Quebec charities find out through word-of-mouth that volunteers can get vaccinated
MONTREAL -- Despite there being a system in place for charitable volunteers to get priority for COVID-19 vaccines, many organizations doing vital work have only found out through word-of-mouth, or not at all.
Kim Reid, president and founder of the West Island organization On Rock, said he became aware of the option of writing letters for volunteers “through the grapevine.”
Reid said he reached out to MNA Greg Kelley, explaining his volunteers' exposure to the virus, several weeks ago.
“He checked into it and the health minister didn't really want to do anything about it at the time. But we kept checking and around three weeks ago, we got the go-ahead. So we immediately wrote letters for our volunteers and our staff and everyone who wanted to be vaccinated got a letter and went and got vaccinated.”
But that go-ahead came not through the government, but through talking to other charitable organizations in the area.
In an email to CTV News, a Health Ministry spokesperson said volunteers for charitable entities that are a part of the province's Support Program for Community Organizations have been eligible for vaccines since essential workers in high-risk settings became able to book vaccine appointments on April 14. However, only “employees and volunteers who have physical contact with users of the organization can benefit from the vaccination.”
But that comes as news to several Montreal-area charities.
Welcome Hall Mission CEO Sam Watts, whose organization is a member of the Support Program, said he was unaware that volunteers could get vaccines, despite being in close and regular contact with the regional health authority and Health Ministry officials.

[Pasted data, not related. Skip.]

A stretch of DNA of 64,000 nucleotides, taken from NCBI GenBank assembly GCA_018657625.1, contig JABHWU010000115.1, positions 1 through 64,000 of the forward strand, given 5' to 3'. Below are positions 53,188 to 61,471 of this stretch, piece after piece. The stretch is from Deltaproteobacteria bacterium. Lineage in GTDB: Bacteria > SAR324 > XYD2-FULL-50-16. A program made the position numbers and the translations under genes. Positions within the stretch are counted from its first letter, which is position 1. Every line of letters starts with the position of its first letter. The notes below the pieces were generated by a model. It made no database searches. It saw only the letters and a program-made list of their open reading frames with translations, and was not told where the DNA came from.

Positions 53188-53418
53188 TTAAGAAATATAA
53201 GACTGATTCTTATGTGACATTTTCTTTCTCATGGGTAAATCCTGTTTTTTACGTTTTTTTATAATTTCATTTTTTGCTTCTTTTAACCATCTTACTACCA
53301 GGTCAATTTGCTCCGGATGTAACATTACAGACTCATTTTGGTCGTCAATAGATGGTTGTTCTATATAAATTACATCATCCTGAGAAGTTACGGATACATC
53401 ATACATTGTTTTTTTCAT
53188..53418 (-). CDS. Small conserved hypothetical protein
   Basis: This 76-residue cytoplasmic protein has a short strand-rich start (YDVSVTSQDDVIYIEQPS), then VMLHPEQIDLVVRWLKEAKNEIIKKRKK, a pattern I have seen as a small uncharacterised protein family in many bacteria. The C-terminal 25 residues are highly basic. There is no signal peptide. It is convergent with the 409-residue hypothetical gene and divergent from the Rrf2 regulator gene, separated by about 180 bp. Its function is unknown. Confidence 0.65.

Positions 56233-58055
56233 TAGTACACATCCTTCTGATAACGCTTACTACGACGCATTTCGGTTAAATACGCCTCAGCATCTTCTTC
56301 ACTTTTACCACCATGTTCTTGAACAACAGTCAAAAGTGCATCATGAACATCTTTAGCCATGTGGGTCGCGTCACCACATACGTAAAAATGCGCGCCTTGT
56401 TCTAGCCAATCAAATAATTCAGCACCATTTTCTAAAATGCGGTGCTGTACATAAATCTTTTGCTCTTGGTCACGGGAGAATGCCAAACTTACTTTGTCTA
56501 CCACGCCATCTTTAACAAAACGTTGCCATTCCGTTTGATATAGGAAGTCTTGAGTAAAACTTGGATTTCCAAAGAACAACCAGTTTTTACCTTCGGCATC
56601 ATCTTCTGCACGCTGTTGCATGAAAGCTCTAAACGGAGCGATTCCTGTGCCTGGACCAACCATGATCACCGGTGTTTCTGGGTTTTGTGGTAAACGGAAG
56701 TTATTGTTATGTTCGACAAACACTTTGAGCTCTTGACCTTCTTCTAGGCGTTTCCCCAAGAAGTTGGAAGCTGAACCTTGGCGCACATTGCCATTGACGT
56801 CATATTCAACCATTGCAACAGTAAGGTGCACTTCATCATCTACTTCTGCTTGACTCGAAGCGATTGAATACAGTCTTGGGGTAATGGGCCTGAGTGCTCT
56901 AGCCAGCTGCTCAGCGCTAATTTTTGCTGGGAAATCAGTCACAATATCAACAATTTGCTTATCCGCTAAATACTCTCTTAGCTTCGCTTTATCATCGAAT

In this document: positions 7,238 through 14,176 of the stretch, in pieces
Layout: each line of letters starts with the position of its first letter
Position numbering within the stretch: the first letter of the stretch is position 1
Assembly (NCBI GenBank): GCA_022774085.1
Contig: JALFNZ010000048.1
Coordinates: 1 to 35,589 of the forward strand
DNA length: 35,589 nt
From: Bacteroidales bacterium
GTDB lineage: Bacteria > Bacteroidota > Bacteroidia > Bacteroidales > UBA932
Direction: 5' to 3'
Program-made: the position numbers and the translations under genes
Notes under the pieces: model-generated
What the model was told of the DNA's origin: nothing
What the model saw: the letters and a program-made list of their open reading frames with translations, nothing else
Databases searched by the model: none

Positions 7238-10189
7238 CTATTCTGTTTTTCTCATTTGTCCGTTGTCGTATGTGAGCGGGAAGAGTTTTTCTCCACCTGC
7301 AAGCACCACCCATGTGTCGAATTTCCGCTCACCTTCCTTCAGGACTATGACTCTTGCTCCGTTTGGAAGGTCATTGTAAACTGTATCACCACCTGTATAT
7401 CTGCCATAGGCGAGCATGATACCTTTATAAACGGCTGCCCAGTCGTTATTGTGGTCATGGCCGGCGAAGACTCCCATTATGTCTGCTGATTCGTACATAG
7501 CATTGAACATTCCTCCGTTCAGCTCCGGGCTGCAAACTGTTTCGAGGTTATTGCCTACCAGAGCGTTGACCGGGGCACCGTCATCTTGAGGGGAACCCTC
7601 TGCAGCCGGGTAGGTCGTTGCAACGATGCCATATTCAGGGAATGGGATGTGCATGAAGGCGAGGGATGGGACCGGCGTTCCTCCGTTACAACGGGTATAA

“We were not informed this was available to us, so we didn't know. However, interestingly enough, we have been, on a number of occasions, providing letters for volunteers if they asked us, not knowing if they would have any impact at all, but it's the right thing to do.”
Despite the Health Ministry's statement, there is no mention of charitable volunteers on the Health Ministry's vaccination priority website, though “workers in the health and social services network who have contact with users” are specified as a priority group for COVID-19 vaccinations.
Richard Daneau, executive director of the Moisson Montreal food bank, initially said he was unaware of any program allowing volunteers to get a vaccine. However, after searching his email inbox, he found a directive from the CIUSS-Centre-Sud-de-L'Ile-de-Montreal, dated April 19 saying “employees, volunteers and participants in activities of community organizations should not be denied access to a service or activity on the basis of their immunization status.”
The directive does not specifically say volunteers are eligible for vaccines.
Daneau noted that such a program does have benefits for charitable organizations that have seen unprecedented demand for their services during the pandemic.
“Although this may be seen by certain people as a free ticket to bypass the vaccination priorities, one must keep in mind that we would not have been able to increase our food donations by ($36 million) last year without their continued support,” he said in an email. “Maybe it does provide a faster access vaccine for those volunteers, but one must not forget those with empty stomachs.”